Brudenelle, Aldeburgh, sea bass on black rice, New Zealand Sauvignon Blanc, and opposite, cousin Jo. Somehow she made my disappointment at lack of materialisation of aspiration acceptable. That you have a dream, she said, when so many don’t, it will keep you driven with vision. Our life parallels, (single, independent, bought up by mother with absent fathers, loved our Aunt Clare), is about to find one more: she will get a puppy dog. Her first question how restricting will she find it? Ah we have this in common too, a fear of being restrained. Is that what has kept us from marriage, kept us self employed, precarious, desirous of change, and an inability to be still for too long?
Some jig saw pieces of our family. Her father, my mothers brother, Eric, a ships chandler, supplier of all material stuff necessary to keep the Hull merchant boats afloat. Although she remembers eating survival biscuits from the stock on the life boats in his Hull office, she has little memory of him being a father. My mother, her god mother, had a somewhat exotic aura. Having escaped the narrow lanes of Cottingham, she always gave unusual gifts for her god daughter. And once made a gingerbred house for Jo. We shared a dislike of our grandmother, she with more cause. Grandfather, evidently a merry and funny man, mostly deaf, was a converted catholic.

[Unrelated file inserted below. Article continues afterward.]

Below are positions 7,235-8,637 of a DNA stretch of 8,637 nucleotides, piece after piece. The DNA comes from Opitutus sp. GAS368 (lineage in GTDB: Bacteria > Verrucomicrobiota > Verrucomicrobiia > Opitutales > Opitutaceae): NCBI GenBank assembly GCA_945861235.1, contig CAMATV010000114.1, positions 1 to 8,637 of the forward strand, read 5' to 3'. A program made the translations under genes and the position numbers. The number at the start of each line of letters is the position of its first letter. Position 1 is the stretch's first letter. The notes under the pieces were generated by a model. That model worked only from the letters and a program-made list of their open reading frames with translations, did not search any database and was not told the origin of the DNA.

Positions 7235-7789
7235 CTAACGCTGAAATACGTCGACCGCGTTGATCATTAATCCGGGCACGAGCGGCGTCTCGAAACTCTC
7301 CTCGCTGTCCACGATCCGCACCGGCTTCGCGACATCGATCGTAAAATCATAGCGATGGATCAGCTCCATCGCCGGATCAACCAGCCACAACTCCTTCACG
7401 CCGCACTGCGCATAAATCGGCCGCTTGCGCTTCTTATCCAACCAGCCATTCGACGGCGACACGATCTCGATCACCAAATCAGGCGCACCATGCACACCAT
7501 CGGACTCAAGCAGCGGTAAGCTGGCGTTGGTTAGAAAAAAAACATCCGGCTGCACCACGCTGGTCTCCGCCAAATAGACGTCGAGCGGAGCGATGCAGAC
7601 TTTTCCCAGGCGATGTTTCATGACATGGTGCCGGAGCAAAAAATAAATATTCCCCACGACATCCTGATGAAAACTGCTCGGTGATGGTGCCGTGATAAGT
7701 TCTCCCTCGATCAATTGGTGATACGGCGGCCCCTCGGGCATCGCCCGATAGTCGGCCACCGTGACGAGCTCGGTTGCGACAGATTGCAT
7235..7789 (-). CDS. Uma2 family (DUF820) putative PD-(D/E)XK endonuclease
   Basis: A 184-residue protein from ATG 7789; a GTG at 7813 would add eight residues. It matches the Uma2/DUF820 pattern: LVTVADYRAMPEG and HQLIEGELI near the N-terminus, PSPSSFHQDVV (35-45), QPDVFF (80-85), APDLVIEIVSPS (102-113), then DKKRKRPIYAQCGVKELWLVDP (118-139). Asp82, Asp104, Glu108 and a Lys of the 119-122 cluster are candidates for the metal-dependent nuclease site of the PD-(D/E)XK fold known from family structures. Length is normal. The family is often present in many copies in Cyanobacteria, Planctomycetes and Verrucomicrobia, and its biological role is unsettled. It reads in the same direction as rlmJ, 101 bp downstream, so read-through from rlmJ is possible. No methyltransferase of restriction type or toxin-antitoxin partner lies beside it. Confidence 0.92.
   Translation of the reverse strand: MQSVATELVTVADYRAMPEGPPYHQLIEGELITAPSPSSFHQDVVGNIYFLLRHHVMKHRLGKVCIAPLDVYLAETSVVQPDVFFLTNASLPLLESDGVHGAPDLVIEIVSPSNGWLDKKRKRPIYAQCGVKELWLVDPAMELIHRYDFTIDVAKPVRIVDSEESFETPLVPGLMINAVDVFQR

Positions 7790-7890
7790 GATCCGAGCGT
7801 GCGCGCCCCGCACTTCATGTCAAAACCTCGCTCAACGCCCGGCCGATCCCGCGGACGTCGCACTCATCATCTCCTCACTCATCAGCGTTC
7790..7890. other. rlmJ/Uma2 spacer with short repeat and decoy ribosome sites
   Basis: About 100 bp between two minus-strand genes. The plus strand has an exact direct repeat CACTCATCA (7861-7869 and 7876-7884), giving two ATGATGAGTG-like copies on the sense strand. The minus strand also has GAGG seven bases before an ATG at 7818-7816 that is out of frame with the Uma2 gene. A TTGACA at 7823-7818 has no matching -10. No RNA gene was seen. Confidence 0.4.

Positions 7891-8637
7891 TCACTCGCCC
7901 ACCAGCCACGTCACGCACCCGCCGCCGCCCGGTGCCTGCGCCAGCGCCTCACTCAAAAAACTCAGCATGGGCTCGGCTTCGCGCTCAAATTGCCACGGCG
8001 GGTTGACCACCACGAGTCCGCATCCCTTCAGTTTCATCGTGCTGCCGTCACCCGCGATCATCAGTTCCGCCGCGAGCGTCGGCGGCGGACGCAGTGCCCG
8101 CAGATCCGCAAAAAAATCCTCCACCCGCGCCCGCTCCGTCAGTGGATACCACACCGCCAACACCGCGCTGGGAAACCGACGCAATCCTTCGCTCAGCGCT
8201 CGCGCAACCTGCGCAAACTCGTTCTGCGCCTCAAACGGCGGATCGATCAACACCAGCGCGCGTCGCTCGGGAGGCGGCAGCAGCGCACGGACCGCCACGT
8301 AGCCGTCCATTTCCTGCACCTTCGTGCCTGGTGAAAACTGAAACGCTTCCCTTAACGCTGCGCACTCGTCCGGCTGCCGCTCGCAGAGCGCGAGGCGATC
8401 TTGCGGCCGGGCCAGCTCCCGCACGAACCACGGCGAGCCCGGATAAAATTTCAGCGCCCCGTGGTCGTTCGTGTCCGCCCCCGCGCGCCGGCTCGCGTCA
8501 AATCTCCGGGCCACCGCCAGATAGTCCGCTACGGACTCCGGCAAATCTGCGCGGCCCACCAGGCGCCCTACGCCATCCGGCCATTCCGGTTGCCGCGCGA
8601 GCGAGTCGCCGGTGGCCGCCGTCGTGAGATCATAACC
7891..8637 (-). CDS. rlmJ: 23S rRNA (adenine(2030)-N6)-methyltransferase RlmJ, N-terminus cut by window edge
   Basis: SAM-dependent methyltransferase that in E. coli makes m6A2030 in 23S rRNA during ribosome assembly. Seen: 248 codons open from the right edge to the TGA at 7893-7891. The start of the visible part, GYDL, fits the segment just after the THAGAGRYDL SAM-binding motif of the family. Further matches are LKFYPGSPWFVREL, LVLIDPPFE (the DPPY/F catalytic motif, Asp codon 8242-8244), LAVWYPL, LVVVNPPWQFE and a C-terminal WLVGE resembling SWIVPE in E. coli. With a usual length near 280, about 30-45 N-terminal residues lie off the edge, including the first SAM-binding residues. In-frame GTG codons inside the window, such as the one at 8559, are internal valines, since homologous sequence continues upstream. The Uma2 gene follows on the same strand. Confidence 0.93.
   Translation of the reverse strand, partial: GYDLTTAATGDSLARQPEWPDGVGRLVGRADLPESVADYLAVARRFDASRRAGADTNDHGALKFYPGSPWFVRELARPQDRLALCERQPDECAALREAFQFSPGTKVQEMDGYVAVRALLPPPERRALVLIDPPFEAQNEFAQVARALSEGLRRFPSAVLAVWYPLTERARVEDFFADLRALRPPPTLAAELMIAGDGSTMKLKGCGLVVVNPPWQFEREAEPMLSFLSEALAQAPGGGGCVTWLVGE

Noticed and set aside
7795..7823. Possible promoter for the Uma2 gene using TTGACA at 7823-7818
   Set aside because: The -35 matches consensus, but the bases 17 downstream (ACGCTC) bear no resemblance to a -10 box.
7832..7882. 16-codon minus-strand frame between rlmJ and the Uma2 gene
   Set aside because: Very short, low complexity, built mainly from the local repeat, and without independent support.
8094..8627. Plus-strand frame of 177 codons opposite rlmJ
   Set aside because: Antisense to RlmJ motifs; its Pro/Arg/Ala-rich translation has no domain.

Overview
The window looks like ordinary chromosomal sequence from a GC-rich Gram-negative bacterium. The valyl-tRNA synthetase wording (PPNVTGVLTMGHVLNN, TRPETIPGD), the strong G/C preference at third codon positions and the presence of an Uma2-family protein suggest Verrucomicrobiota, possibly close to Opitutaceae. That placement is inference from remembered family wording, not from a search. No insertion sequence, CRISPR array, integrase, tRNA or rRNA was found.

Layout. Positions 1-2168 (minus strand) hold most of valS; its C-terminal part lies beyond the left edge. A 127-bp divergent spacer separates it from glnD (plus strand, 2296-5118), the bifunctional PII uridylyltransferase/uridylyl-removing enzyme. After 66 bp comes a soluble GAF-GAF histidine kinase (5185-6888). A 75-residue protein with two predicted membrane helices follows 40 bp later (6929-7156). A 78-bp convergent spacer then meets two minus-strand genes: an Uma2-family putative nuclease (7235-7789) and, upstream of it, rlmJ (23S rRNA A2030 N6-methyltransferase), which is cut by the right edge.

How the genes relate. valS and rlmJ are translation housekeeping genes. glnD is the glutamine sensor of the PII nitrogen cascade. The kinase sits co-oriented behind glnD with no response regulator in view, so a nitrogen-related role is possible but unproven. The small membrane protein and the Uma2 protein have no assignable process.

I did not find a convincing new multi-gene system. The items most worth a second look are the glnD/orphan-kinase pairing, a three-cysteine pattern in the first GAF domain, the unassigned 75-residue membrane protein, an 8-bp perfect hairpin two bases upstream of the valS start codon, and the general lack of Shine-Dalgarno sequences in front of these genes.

Monica, the last of that generation, is now 90, and we hatch a plan to spend time with her this spring, asking the pieces of jigsaw, giving company.